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Recently, researchers have devoted greater attention to understanding how disagreement between mothers and their children regarding parent–child relationship quality and functioning impacts youth adjustment. While some view discrepancies as indices of developmentally appropriate individuation, discrepancies regarding family functioning also have been found to predict problematic youth functioning. This study examined the effects of mother–child discrepancies for mother–child relationship qualities and youth self-disclosure on youth- and mother-reported youth internalizing and externalizing adjustment. 232 fifth, eighth, and 11th grade youth (55 % female) and their mothers completed measures of mother–child relationship quality, youth self-disclosure, and youth internalizing and externalizing adjustment. For internalizing adjustment, few effects of discrepancy on adjustment were evident. Instead, informant-specific perceptions of mother–child relationship functioning were most relevant for informant-specific reports of youth adjustment. For youth externalizing adjustment, the magnitude of mother–child discrepancies for negative relationship quality and for youth self-disclosure predicted lower levels of problematic externalizing behavior from both the children’s and the mothers’ perspectives, which could indicate a lack of parent–child communication. Future research is needed to fully understand how discrepancies in negative or maladaptive aspects of mother–child relationships are formed (e.g., low disclosure), are understood by the members of the dyad, and contribute to the onset, maintenance, and treatment of problematic behavioral outcomes.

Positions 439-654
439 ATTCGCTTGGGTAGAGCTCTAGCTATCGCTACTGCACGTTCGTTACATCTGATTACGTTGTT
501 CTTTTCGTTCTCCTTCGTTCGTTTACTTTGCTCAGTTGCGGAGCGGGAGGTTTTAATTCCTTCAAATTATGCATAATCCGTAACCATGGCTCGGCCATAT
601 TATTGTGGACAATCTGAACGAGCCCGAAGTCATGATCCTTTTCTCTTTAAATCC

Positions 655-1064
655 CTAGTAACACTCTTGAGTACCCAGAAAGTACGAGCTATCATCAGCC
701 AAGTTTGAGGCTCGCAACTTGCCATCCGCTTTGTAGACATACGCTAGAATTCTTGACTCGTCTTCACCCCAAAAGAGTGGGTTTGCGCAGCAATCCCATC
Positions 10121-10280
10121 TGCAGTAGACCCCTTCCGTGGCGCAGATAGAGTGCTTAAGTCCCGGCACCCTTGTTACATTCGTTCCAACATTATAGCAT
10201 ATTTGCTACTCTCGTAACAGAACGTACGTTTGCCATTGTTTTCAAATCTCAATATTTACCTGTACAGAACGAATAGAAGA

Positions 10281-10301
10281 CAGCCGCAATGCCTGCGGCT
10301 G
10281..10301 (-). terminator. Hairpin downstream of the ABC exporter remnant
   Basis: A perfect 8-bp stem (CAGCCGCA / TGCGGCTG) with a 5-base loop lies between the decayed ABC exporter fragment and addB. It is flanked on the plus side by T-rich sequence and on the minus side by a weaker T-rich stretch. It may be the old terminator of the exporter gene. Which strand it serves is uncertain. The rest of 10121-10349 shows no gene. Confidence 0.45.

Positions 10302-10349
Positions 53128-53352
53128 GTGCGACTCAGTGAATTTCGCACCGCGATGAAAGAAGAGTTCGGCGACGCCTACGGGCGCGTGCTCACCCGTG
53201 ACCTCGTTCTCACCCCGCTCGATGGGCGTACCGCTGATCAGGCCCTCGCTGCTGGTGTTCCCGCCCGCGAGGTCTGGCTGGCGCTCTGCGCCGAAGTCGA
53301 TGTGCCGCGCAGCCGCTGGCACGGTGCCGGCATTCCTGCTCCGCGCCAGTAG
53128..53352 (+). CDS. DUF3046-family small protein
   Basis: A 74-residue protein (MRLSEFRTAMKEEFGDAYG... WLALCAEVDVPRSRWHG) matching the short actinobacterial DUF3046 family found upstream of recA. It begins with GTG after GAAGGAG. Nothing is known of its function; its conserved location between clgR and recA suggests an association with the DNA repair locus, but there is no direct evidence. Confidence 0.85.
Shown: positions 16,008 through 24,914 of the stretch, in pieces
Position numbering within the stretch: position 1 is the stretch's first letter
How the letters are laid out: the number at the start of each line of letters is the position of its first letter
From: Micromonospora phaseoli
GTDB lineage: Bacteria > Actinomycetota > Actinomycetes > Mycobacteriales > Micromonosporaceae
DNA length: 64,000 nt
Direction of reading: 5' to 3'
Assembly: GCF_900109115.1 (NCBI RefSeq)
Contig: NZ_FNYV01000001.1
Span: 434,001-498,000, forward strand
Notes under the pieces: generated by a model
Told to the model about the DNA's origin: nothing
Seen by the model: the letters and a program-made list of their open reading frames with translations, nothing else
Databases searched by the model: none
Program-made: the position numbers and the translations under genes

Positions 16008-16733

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- Discrepancies Between Youth and Mothers’ Perceptions of Their Mother–Child Relationship Quality and Self-Disclosure: Implications for Youth- and Mother-Reported Youth Adjustment
Esther B. Reidler
Lance P. Swenson
- Springer US